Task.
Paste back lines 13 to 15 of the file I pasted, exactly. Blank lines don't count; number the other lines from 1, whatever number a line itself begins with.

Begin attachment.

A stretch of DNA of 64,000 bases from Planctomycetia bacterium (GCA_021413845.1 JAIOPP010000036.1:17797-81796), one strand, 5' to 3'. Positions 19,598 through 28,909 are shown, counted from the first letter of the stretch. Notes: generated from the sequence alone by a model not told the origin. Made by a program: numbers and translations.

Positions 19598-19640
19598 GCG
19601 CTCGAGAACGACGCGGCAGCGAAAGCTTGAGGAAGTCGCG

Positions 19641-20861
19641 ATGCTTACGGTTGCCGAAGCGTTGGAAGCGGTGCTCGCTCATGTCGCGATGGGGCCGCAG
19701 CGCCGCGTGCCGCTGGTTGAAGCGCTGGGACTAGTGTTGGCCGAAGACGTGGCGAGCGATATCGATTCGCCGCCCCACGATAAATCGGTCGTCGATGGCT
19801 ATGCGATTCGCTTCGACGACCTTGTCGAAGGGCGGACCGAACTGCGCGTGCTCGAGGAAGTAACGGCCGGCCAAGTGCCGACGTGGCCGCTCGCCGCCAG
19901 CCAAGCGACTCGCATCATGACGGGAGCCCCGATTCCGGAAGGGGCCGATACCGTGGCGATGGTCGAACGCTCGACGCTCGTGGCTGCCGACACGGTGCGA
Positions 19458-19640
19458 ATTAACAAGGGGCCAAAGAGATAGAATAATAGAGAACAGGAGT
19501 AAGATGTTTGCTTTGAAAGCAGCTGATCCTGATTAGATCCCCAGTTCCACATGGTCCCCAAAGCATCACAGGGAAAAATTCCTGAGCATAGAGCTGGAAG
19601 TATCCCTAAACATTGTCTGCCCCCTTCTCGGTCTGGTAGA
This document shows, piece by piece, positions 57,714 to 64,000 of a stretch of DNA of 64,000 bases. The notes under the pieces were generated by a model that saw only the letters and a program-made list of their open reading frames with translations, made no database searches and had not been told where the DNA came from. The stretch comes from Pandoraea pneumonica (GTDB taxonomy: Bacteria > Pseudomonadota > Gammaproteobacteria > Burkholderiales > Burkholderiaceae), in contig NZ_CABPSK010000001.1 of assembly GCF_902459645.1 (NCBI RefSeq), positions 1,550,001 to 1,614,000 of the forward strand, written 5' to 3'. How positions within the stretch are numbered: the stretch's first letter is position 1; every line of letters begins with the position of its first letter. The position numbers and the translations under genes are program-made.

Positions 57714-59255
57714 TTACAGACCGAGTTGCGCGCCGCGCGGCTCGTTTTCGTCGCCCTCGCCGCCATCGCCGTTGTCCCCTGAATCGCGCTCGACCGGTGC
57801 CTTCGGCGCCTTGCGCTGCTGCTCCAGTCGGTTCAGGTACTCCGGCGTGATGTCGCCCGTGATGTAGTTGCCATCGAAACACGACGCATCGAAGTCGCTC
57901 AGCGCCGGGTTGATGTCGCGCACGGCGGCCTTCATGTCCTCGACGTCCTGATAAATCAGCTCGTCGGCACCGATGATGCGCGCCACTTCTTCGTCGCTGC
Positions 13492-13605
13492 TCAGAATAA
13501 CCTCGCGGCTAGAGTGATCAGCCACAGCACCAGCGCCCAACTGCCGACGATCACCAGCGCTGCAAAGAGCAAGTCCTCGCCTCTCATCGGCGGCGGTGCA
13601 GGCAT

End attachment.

19601 TATCCCTAAACATTGTCTGCCCCCTTCTCGGTCTGGTAGA
This document shows, piece by piece, positions 57,714 to 64,000 of a stretch of DNA of 64,000 bases. The notes under the pieces were generated by a model that saw only the letters and a program-made list of their open reading frames with translations, made no database searches and had not been told where the DNA came from. The stretch comes from Pandoraea pneumonica (GTDB taxonomy: Bacteria > Pseudomonadota > Gammaproteobacteria > Burkholderiales > Burkholderiaceae), in contig NZ_CABPSK010000001.1 of assembly GCF_902459645.1 (NCBI RefSeq), positions 1,550,001 to 1,614,000 of the forward strand, written 5' to 3'. How positions within the stretch are numbered: the stretch's first letter is position 1; every line of letters begins with the position of its first letter. The position numbers and the translations under genes are program-made.

Positions 57714-59255